• To catch up with old friends and make a few new ones.

 

Monki Gras gave me all of this and more, and I’m tired because it was also hard work. I’m also full of energy and enthusiasm for …. well you may have to wait and see.

Setting up an Android environment for PhoneGap

 

Starting to use  PhoneGap – aka Apache Cordova has been a frustrating experience, not because of PhoneGap but because of getting the Android environment set up. The getting started (Android) tutorial for PhoneGap is great. Once I had the environment set up, working through the tutorial took a few minutes. I am not going to reproduce anything that is in that tutorial here, this post is just about how to get to the point where you can work through the tutorial. I’m working on a Mac (Snow Leopard) so these instructions are Mac specific.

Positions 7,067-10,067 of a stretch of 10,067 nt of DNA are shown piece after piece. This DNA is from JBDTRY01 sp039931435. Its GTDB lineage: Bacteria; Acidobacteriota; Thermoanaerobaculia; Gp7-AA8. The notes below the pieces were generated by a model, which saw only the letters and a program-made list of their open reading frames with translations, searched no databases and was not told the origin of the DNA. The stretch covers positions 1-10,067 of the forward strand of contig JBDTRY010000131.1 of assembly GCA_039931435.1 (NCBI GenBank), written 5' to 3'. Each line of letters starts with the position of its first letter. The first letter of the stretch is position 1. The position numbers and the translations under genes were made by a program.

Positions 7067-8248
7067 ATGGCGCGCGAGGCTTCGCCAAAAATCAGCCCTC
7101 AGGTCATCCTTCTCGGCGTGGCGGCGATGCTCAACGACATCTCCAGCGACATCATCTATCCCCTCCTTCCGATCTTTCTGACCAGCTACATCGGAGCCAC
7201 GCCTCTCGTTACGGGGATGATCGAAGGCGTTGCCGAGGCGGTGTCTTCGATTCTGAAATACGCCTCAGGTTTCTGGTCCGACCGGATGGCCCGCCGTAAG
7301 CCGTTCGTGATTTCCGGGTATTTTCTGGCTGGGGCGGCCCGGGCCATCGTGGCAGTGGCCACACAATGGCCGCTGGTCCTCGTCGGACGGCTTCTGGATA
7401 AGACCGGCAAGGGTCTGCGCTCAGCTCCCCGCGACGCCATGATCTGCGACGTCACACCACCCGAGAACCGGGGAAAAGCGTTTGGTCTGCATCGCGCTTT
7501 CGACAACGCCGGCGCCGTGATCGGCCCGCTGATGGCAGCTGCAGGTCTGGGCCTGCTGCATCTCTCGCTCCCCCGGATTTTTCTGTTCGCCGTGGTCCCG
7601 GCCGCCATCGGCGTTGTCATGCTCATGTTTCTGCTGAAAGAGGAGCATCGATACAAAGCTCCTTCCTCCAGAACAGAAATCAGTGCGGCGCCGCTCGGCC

There are 4 steps:

  1. Downloads
  2. Installing the ADT Eclipse Plugin
  3. Installing the Android SDK
  4. Setting up an Android Virtual Device.

 

1. Downloads

Get started by downloading the major components.

  1. Eclipse Classic 3.7.1
  2. Android SDK R16 MacOSX (Note: This is an ‘SDK starter kit’, see later)
  3. PhoneGap 1.4.1. You don’t need this to set up the Android environment but you will need it for the PhoneGap tutorial so grabbing it while you are downloading stuff makes sense.

I extracted these into 3 separate directories under ~/Applications/ECLIPSE, ~/Applications/ANDR and ~/Applications/PHONEGAP, I don’t think it matters much where they go. Just remember the location.

 

2. Install the Android Developer Tools (ADT) plugin for Eclipse.